The Artist’s Way for Parents: Raising Creative Children

So, here’s an awkward situation: I committed to working through all of Julia Cameron’s creativity series, and along with it her spirituality series. All fine and well, except that her newest, the Artist’s Way for Parents: Raising Creative Children, by default tags me out. I don’t have children. I made a very active decision when younger not to have children, and for those that read this steadily, my reasons for sticking to that decision are pretty clear.

1909 Mennen's Toilet Powder_3654194280_l

1909 Mennen’s Toilet Powder_3654194280_l

However, upon looking through the book it does seem like there’s still the same principles of self-care. Since this helps me stay on track I might as well. With two books coming out and one in the middle of a pitch stage at the moment, I need some help staying on track. The exercises look on par with most of the Artist’s Way vein, and most of it is about getting into the right mindset.

To give you all a wide-angle view on what’s going on:

My partner’s company shut down temporarily last spring, and in that momentary void he got offered his dream job. Said dream job lives in Silicon Valley. So here I am, now in San Francisco, where my fellow artists and Pagans can’t afford to live anymore. We couldn’t do Oakland because that’s just a bit too far for my partner’s commute. I’m near the ocean, near a major park, have access to a car but nowhere to park… I’m new, and kind of lonely.  I’m also hesitating to tell anyone how I came to be here because the tech industry is not exactly welcome out here, although the housing situation is more the fault of the landlords and less the fault of the industries. Certain techbro disrespect for what makes this place function and the bad, unthinking kind of libertarianism are ruining a lot of what once made this place good.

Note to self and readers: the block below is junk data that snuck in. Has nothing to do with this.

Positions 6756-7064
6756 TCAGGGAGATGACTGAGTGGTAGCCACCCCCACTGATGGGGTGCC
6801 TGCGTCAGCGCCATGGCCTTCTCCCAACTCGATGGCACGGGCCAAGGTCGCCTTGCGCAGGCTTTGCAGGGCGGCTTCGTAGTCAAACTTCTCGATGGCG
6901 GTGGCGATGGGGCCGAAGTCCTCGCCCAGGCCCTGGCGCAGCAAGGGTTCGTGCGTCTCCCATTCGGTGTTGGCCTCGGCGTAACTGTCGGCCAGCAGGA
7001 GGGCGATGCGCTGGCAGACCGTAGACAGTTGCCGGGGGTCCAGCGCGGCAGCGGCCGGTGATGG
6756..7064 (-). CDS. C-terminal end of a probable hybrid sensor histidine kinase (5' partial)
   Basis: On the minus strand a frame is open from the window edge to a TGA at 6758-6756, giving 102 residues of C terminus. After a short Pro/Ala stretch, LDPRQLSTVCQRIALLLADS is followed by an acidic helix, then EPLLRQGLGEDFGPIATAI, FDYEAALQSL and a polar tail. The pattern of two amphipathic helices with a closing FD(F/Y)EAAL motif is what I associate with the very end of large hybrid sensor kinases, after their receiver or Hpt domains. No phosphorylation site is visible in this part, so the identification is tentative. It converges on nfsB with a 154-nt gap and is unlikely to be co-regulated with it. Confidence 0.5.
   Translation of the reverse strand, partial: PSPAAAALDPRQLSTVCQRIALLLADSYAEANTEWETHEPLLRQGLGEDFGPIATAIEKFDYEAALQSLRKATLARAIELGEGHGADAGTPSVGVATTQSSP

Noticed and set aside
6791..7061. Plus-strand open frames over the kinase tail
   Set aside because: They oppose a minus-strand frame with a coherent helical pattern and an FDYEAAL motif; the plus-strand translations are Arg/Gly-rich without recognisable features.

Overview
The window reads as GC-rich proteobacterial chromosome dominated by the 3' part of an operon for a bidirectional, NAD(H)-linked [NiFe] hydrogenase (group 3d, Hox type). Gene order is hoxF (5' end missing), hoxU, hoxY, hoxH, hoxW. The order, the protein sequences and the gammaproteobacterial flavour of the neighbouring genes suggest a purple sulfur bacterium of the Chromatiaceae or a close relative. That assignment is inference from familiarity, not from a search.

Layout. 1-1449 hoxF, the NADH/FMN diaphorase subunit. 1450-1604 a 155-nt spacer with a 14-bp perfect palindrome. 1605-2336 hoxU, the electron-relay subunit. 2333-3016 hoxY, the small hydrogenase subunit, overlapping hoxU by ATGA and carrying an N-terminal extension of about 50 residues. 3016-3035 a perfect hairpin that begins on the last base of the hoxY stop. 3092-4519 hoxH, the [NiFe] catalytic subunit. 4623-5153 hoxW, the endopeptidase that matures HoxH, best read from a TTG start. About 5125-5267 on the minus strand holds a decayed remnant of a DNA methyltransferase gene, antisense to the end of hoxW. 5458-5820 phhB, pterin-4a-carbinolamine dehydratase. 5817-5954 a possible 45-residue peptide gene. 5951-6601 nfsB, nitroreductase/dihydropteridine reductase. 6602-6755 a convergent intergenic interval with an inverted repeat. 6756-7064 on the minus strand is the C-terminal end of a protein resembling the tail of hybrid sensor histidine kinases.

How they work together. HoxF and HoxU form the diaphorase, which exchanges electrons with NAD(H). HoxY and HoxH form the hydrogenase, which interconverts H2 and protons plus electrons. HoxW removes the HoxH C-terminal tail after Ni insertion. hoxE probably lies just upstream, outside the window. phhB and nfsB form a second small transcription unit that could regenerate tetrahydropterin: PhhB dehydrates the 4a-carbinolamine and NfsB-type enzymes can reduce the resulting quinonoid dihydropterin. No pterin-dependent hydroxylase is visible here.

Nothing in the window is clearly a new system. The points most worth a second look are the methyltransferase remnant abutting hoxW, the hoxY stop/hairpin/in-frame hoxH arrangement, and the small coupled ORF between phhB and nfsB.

I have some dear friends that are beyond thrilled that I’m out here. It’s heartbreaking – I will have to tell them this is not the place they remember, not even a little bit.

This all happened just as my own career started to pick up in Minneapolis. I’m pissed off that I have to be the loser in this deal, and I’m more pissed off that this situation, created by outside forces, established a situation where one of us has to be the loser. I’m getting a lot of loving support, but the “it’s so great you’re in San Francisco!” is a really unwelcome and kind of cold thing to say because of that. “I’m so glad you decided to again sacrifice your own career advancement! I’m so glad your husband’s happiness is so much more important than your own!”

Not that these people would know. I have a hard time getting it across that Minneapolis is a wonderful city, that it has everything – even some of what San Francisco has had forcibly taken from it in recent years. Mostly the people that are pushiest about San Francisco’s greatness are pretty dismissive and condescending about the city that’s been my true love since I was 25.